plain, transparent, and you see through it. Now such was Christ. Not foolish, for there is much difference between simplicity
and folly. He was never foolish. They who mistook Him for such and sought to entrap Him soon discovered that
the Child was a wise Child. Still He is ever a Child He tells His heart out everywhere. He eats, He drinks like other men.
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They call Him a drunken man and a wine-bibber. Does He, then, from prudential motives, cease to eat and drink as other
men? O no! He is quite a Child! In everything that He does there is an artless simplicity. You see through Him and you
can trust Him, because there is a trustfulness about His whole Nature. He knows what is in man, yet He does not act with
suspicion towards men, but ever with simplicity.
In a child we expect to see much humbleness. There is a humbleness of association. There is a little child yonder it
is a king's daughter and here is another little child belonging to a gypsy woman. Leave the two in a room and see if they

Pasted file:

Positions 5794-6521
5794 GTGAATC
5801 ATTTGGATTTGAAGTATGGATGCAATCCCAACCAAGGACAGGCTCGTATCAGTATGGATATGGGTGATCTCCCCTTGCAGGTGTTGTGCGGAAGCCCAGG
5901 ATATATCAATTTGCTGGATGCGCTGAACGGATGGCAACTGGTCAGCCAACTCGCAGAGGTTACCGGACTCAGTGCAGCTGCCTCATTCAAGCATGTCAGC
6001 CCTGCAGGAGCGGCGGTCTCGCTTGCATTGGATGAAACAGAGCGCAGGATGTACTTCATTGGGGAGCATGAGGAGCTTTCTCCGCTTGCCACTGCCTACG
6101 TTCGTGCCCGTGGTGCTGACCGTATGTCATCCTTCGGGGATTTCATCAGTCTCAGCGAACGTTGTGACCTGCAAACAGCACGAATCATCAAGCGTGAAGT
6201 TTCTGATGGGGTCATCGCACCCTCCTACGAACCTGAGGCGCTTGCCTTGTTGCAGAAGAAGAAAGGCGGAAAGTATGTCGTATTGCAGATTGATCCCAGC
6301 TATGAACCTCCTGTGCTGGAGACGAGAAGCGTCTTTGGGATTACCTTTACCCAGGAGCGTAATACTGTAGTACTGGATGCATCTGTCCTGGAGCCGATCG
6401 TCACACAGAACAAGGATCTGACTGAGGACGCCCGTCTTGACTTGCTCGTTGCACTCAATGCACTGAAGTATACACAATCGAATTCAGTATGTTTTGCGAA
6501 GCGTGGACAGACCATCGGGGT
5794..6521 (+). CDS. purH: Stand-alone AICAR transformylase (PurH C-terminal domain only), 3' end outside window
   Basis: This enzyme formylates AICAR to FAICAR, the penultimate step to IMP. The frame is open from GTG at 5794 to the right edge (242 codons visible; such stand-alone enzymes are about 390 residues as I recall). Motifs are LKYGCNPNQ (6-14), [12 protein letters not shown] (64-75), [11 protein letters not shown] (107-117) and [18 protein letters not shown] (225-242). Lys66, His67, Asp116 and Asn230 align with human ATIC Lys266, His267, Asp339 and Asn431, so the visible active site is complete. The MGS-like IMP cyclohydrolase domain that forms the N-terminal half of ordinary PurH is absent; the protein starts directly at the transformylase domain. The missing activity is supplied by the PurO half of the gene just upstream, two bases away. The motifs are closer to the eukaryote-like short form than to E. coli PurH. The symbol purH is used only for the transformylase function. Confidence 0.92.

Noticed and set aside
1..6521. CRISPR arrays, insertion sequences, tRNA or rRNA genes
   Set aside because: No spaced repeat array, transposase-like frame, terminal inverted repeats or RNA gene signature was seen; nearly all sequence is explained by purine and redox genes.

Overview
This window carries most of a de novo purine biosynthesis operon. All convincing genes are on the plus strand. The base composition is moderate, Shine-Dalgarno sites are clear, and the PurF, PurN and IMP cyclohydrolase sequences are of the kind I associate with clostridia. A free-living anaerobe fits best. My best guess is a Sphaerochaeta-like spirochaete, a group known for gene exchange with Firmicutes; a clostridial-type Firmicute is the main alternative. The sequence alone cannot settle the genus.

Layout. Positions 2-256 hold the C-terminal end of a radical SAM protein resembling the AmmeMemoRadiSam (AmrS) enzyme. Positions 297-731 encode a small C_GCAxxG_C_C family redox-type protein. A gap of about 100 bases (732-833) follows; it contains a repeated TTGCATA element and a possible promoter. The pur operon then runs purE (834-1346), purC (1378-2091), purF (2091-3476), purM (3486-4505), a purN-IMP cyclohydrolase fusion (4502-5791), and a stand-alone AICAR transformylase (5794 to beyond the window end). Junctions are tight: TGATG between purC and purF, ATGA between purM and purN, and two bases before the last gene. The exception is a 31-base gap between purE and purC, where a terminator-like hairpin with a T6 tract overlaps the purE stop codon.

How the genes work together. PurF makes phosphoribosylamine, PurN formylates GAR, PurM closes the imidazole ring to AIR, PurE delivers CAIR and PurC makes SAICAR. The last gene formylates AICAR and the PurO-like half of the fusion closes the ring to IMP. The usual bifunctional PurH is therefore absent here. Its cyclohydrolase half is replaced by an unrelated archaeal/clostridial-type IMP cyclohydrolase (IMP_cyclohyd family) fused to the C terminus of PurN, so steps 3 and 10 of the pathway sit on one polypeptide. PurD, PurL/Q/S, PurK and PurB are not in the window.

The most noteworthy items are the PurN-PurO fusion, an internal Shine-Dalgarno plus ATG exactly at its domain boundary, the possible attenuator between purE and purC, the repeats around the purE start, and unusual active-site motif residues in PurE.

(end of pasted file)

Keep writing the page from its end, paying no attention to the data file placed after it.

will not be at play together in five minutes. If it had been the queen and the gypsy woman, they would have sat as far
apart as possible. O no! They do not associate together at all! Distinctions of rank and all that kind of thing they studiously
maintain and, therefore, remain isolated. But the two children will be down on the floor together and if there happens
to be some little heap of dust or a few pieces of broken crock, the princess will find in them almost as much mirth as
the beggar woman's child. Here is humbleness of mind.
So with Christ He is King of kings and Prince of the house of David yet He is always with the poor and needy,
and sympathizes with them just as heartily as though He were altogether such as they were. You do not find little children
sitting down and planning how they shall win crowns in what way they shall obtain popularity or applause. O
no! They are quite satisfied to do their father's will and live on his smile. It is so with Christ. What a childlike act that
was when they would have made Him a king, He went and hid Himself! And how childlike does He seem when He rides